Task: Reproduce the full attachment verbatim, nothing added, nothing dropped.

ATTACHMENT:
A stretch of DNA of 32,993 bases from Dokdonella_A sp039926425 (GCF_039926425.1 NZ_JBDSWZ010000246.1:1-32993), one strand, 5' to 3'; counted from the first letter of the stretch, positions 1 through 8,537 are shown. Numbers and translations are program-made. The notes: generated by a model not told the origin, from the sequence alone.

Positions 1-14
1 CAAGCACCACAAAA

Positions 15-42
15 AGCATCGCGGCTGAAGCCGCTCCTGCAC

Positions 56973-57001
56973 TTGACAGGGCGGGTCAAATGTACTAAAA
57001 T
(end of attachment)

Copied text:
A stretch of DNA of 32,993 bases from Dokdonella_A sp039926425 (GCF_039926425.1 NZ_JBDSWZ010000246.1:1-32993), one strand, 5' to 3'; counted from the first letter of the stretch, positions 1 through 8,537 are shown. Numbers and translations are program-made. The notes: generated by a model not told the origin, from the sequence alone.

Positions 1-14
1 CAAGCACCACAAAA

Positions 15-42
15 AGCATCGCGGCTGAAGCCGCTCCTGCAC

Positions 56973-57001
56973 TTGACAGGGCGGGTCAAATGTACTAAAA
57001 T